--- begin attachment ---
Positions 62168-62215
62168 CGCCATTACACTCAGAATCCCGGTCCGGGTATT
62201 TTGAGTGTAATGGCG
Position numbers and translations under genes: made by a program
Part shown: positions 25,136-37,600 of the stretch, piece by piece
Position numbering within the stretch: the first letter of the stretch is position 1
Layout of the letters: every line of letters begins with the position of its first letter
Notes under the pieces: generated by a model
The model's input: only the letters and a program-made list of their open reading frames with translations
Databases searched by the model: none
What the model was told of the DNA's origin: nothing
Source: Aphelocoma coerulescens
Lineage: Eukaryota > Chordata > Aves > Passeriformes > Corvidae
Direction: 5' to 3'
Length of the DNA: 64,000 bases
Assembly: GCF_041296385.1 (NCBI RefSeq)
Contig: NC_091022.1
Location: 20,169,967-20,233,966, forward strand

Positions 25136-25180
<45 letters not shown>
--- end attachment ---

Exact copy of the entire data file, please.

Positions 62168-62215
62168 CGCCATTACACTCAGAATCCCGGTCCGGGTATT
62201 TTGAGTGTAATGGCG
Position numbers and translations under genes: made by a program
Part shown: positions 25,136-37,600 of the stretch, piece by piece
Position numbering within the stretch: the first letter of the stretch is position 1
Layout of the letters: every line of letters begins with the position of its first letter
Notes under the pieces: generated by a model
The model's input: only the letters and a program-made list of their open reading frames with translations
Databases searched by the model: none
What the model was told of the DNA's origin: nothing
Source: Aphelocoma coerulescens
Lineage: Eukaryota > Chordata > Aves > Passeriformes > Corvidae
Direction: 5' to 3'
Length of the DNA: 64,000 bases
Assembly: GCF_041296385.1 (NCBI RefSeq)
Contig: NC_091022.1
Location: 20,169,967-20,233,966, forward strand

Positions 25136-25180
<45 letters not shown>